The Arctic archipelago of Svalbard is not your average tourist destination. Nestled in the far north of Europe, the archipelago is home to hundreds of polar bears and offers visitors the chance to camp in snow and ice, far removed from civilization. German tour operator Christian Bruttel leads these groups of adventurous guests on camping trips, making sure they are armed with all the necessary gear to protect themselves from the bears. We join him as he prepares for his next excursion, eager to explore the breathtaking landscape of the Arctic.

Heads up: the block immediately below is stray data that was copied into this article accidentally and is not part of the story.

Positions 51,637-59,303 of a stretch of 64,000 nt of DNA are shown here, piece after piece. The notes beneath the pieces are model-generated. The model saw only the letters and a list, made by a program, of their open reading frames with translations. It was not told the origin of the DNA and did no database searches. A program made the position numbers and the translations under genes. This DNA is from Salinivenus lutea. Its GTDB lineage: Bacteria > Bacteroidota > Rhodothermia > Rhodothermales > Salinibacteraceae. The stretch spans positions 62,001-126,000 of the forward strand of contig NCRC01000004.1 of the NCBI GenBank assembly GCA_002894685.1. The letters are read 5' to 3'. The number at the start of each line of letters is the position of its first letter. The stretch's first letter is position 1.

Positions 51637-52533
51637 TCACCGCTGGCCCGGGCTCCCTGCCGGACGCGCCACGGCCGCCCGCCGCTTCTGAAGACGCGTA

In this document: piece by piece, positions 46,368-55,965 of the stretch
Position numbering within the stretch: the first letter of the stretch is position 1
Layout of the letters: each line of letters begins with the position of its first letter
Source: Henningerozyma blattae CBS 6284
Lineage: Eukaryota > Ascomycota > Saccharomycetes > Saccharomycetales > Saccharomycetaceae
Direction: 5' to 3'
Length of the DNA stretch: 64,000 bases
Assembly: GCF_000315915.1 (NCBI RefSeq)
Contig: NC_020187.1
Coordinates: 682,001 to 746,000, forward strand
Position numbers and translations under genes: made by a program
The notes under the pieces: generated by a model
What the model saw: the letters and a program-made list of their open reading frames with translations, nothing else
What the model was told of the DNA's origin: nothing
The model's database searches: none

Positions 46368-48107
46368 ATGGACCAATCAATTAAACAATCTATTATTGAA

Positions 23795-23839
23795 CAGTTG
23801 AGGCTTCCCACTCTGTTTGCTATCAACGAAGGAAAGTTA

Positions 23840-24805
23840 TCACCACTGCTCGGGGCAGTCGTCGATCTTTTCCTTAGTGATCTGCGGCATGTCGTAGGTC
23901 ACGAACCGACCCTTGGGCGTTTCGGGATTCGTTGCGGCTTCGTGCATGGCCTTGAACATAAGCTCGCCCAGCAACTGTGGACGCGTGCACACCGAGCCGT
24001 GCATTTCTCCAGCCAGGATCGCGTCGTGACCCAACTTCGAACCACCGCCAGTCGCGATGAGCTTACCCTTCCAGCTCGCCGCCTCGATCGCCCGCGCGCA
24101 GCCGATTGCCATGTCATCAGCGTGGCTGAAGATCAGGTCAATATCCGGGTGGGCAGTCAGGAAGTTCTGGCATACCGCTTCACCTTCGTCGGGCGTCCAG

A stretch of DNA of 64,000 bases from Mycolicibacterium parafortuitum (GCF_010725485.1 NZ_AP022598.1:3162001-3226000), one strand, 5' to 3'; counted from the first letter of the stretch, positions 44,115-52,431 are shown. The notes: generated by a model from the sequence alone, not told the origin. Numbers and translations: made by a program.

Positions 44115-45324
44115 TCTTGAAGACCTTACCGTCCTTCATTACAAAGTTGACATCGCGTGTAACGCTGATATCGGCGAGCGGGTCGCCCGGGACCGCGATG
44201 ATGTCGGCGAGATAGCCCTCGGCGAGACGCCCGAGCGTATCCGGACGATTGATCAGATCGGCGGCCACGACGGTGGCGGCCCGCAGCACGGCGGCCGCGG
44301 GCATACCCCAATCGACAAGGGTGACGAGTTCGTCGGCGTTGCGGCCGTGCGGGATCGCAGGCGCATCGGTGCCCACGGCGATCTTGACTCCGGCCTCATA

However, life in Svalbard is not for the faint of heart. With darkness reigning during the long winter months, citizens of any country are welcome to settle in Svalbard, but there are no social services to rely on if they fall on hard times. Those who can’t cover their living expenses must leave. Efren Regato, a cleaner from the Philippines living in Svalbard with his family, has had to adjust to frigid temperatures and his sons complain that life in the capital of Longyearbyen is pretty monotonous. For Élise Thil from Belgium and her French husband Loup Supéry, the coronavirus pandemic almost made them give up on their dream of a new start in the Arctic. We learn about their story and witness the challenges they face living in such a remote location.